Web Design – Optimizing Images For the Web
A friend of mine is an artist and wanted to show me his website and give my opinions. Knowing that I would be painfully truthful, he respected my feedback.
So, upon typing in his website address it became glaringly similar that he went with a template driven site. What has the world come to, if a creative person such as my friend has to use a template driven website? Where did one's creativity go?
The task of watching all of his images slowly load onto my computer screen was worse than listening to nails screeching down a chalkboard. I was also envisioning how many people had already visited his website and were frustrated and decided to surf elsewhere when it took too long for his pages to load.
Doing a few simple steps can help your pages (especially if you have lots of images) download quicker:
1. Use Flash. Flash is a great medium in which to showcase artwork, photography or a large amount of images. Just keep in mind that the size of the image should already be the appropriate size for the Flash asset. Do not edit the size of the image once it's on your stage because if the image is 1MB and resized, it will always be 1MB, but just a smaller version of 1MB. Bottom line on this is optimize and reduce your image size before you import it into Flash.
2. Optimize your images for web use. Whenever I use images on any site I design, I always resize the image to be optimally effective for the internet. The best way to do this is to use Photoshop. Here are the steps:
a. In Photoshop with your image open, choose File> Save For Web and Devices.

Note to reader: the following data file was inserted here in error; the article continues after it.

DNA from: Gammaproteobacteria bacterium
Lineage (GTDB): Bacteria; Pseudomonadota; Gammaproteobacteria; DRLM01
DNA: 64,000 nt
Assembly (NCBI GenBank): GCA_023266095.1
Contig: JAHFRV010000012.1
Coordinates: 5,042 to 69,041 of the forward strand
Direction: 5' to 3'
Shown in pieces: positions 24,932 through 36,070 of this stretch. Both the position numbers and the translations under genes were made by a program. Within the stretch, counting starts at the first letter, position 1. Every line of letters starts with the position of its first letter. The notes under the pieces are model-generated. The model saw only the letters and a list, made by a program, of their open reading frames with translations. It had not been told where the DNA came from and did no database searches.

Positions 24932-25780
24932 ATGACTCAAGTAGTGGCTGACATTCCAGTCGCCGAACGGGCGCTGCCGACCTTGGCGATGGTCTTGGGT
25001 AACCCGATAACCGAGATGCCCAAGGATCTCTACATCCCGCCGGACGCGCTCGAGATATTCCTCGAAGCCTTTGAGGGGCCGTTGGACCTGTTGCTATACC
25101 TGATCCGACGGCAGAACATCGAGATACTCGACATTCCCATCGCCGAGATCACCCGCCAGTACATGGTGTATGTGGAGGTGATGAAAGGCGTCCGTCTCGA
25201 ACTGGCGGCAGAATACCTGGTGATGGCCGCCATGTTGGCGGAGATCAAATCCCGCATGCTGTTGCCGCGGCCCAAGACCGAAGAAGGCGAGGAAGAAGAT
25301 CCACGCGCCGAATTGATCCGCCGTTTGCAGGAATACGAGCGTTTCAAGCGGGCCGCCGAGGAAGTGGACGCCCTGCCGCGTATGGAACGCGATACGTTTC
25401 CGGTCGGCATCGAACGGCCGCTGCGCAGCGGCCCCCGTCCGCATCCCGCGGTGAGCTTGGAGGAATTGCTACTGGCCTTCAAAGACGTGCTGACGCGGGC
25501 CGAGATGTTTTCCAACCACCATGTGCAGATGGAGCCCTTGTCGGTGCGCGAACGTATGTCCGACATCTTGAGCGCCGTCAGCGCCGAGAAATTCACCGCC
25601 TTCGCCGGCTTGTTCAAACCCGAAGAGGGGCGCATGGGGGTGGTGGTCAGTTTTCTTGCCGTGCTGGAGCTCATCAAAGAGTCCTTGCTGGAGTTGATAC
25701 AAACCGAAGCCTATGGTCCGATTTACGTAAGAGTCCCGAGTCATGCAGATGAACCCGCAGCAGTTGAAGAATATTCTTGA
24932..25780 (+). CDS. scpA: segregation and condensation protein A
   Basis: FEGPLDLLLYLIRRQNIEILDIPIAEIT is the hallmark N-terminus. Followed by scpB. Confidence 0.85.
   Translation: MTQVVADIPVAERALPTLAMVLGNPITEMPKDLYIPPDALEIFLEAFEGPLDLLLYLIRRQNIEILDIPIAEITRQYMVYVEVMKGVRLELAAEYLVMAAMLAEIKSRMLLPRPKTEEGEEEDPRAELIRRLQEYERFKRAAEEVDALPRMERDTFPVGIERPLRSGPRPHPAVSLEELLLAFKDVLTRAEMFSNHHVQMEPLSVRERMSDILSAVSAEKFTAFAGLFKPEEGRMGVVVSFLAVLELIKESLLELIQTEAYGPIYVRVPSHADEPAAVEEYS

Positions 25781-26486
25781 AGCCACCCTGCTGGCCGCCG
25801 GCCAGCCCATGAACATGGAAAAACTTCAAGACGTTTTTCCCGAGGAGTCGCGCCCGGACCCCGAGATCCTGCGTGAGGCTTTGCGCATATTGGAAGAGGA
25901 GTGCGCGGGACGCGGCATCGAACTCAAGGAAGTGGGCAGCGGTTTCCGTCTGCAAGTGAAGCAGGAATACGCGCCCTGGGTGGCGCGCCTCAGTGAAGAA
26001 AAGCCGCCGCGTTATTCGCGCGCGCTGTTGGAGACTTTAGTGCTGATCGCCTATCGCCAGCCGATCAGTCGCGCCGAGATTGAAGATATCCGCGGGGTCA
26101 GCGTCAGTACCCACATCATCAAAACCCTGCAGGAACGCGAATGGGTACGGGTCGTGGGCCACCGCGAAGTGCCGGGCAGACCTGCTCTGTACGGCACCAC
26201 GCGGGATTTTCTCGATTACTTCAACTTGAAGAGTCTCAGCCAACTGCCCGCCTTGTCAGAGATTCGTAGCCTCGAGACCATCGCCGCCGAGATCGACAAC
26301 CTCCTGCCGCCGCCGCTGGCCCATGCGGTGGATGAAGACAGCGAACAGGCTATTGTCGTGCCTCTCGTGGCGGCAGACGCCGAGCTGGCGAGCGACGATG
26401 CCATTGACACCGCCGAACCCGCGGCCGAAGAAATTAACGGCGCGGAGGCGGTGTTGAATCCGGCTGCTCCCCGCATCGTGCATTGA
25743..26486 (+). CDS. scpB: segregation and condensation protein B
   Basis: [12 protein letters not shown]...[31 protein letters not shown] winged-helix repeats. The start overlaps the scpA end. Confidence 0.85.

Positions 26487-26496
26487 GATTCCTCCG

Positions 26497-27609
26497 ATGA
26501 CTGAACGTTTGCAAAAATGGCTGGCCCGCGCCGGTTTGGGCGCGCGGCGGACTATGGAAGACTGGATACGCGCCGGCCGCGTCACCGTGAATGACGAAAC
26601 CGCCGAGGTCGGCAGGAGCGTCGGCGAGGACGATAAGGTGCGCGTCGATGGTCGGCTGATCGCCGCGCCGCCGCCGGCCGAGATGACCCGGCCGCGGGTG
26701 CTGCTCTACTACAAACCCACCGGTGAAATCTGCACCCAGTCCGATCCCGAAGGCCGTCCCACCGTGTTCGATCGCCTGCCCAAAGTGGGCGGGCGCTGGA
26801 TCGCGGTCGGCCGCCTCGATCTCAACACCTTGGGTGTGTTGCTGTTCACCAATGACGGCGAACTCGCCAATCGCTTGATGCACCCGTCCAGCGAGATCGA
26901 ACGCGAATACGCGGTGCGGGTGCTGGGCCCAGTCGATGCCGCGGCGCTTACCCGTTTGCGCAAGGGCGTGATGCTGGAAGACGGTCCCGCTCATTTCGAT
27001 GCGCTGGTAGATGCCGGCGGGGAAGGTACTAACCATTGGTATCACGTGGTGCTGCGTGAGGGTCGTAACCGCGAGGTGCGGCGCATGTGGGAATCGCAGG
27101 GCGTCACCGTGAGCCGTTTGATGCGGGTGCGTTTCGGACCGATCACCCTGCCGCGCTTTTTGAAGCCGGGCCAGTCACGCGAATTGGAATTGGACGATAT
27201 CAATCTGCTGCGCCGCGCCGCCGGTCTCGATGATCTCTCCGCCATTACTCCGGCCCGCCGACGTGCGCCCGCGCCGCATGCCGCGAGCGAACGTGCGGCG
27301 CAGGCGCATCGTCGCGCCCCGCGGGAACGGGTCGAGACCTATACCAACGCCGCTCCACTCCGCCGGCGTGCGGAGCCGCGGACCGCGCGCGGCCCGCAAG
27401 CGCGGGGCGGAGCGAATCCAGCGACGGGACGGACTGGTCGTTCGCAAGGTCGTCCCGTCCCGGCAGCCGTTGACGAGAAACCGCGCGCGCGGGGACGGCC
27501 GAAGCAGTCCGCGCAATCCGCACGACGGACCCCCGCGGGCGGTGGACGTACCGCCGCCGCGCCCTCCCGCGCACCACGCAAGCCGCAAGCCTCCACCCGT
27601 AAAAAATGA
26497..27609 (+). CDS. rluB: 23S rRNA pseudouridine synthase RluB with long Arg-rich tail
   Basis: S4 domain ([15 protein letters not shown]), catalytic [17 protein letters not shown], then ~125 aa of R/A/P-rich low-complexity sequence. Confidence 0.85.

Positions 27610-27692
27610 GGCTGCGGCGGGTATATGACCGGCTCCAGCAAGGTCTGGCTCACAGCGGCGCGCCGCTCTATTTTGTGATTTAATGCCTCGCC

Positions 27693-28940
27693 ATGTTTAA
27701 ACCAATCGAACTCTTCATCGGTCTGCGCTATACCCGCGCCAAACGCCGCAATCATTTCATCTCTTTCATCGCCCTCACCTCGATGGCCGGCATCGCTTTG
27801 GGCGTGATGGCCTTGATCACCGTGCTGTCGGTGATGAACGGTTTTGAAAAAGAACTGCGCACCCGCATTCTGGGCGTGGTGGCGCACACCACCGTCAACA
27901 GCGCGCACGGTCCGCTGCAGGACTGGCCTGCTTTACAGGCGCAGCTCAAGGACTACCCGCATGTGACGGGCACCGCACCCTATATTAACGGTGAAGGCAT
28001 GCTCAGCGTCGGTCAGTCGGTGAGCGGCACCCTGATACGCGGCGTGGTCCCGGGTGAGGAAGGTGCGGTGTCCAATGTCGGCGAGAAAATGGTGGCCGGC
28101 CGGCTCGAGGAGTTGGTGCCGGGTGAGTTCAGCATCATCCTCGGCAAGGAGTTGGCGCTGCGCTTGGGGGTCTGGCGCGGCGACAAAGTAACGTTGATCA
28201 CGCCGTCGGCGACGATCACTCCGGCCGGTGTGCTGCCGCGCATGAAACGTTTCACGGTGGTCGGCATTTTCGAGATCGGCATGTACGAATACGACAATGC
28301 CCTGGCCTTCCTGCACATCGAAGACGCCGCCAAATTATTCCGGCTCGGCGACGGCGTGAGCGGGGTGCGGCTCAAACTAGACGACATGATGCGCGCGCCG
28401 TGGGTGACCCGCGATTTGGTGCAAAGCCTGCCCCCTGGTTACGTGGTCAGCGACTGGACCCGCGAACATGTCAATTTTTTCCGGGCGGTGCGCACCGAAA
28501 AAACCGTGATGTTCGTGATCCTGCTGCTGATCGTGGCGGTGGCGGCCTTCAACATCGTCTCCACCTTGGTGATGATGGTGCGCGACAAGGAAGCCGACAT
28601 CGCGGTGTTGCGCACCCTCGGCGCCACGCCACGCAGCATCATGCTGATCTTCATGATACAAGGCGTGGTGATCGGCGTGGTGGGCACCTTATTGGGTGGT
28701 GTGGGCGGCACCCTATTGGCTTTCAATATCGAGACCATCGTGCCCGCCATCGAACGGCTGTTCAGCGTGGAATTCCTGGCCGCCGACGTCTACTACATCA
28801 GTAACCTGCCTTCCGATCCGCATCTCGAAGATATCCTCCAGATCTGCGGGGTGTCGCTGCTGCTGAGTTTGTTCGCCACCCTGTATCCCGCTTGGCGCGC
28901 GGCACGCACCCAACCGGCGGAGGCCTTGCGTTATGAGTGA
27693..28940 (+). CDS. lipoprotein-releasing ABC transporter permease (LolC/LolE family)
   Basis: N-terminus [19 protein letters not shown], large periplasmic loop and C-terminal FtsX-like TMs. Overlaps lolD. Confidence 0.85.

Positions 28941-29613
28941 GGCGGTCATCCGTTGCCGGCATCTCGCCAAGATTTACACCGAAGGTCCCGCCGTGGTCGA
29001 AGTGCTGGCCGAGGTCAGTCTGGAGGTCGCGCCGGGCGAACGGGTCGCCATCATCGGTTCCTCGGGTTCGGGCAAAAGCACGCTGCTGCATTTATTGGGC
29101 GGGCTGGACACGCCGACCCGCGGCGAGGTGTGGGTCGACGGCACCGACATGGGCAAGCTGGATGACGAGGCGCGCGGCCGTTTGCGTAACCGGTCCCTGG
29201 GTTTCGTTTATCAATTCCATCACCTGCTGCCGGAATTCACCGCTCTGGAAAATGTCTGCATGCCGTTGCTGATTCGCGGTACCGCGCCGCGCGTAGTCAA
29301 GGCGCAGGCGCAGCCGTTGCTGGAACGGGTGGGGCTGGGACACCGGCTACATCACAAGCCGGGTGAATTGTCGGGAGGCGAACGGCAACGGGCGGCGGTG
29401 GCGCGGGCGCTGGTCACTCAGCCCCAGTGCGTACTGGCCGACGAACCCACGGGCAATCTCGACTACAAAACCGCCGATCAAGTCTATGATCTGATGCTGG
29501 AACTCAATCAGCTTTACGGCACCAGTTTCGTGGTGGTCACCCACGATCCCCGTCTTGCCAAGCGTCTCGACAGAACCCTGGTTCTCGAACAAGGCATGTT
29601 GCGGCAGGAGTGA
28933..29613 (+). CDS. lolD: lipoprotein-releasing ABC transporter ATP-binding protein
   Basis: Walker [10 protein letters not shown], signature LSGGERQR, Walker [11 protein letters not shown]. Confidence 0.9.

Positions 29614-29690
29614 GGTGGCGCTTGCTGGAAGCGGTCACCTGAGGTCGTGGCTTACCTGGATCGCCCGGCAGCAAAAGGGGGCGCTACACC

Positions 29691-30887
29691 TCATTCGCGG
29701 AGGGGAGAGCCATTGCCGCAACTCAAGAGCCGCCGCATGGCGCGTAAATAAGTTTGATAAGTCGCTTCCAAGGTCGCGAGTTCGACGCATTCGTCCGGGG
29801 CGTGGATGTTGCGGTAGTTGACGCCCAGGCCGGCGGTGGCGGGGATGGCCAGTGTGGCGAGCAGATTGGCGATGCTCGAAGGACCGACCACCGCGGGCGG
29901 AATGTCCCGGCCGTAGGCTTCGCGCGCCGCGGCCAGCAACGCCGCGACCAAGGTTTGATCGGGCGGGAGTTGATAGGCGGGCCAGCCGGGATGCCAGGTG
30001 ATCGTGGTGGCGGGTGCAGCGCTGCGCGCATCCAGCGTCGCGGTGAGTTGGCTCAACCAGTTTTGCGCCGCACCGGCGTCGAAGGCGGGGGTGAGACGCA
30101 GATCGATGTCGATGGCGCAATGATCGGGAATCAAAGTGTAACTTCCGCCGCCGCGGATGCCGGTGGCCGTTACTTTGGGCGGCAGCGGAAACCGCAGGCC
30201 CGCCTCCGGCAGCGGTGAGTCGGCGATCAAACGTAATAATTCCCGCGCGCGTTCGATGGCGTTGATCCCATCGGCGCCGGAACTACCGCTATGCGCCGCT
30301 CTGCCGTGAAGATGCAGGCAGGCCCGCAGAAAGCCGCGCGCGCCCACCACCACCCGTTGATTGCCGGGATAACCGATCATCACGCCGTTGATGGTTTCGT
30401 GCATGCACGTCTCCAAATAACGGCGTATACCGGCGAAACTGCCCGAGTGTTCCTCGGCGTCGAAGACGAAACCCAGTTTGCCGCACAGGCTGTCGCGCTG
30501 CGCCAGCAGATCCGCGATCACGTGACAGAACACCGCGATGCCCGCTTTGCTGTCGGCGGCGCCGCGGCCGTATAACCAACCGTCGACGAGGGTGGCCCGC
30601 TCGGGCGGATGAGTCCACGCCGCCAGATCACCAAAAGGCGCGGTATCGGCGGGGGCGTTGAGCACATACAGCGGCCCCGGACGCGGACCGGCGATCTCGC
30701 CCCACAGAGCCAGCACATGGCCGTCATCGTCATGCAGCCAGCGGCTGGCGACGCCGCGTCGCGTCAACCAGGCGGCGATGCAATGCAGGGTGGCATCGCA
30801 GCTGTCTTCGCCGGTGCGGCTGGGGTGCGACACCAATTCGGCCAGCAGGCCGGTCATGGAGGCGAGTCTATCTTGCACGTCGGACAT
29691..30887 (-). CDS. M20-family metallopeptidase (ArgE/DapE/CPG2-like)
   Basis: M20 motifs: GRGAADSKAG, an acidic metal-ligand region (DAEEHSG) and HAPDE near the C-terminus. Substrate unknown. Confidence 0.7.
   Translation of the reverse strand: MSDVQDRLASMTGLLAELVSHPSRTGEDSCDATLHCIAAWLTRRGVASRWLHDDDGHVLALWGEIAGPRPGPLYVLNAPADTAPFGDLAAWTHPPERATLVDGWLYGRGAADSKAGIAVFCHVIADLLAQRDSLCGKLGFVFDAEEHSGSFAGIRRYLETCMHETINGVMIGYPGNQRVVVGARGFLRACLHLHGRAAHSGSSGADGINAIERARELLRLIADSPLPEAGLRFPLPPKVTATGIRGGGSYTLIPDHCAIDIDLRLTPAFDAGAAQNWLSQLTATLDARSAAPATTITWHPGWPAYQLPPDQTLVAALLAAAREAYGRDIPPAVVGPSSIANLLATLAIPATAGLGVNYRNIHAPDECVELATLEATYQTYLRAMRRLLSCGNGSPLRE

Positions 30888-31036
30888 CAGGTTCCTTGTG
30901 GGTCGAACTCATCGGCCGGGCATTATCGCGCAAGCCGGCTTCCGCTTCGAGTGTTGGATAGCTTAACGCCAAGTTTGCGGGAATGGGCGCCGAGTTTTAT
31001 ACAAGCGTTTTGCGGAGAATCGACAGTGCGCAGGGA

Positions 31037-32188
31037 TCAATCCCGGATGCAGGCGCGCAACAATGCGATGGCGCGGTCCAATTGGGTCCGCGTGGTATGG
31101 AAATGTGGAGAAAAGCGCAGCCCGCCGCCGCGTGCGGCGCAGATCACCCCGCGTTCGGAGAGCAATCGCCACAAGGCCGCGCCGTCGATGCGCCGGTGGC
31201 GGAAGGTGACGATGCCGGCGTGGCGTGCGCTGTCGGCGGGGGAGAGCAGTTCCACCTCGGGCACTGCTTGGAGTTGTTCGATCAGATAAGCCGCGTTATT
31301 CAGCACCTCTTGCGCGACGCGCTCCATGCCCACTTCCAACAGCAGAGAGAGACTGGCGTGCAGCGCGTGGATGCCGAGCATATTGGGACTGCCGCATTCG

b. Click on the Optimized tab at the top of the window
c. On the right side of the window, there is a drop down menu for the type of file you want to save your image to. This can either be in JPEG, PNG or GIF format. JPEG and PNG files are great for photography while GIF formats are typically used for either vector shaped graphics or images which do not contain a lot of color.
d. Once you've chosen your format, change your image size towards the bottom of the window. This would be the pixel width and height required for either your web page or Flash asset.
e. Hit the enter key and then look at the amount of kilobytes your image has been reduced to in the lower left corner of the window. What was probably a 1.2 MB file has now been reduced to more like 56k. Talk about speeding up the download of your web page!
f. Hit the save button, rename the image and then put this in a folder where you would keep your other images for your web page and use accordingly.
What's also nice about this particular feature in Photoshop is that you can always preview your image on a browser by clicking on the Preview button. Additionally, a "Device Central" button is available so you can see what your image would look like on a wide array of portable devices.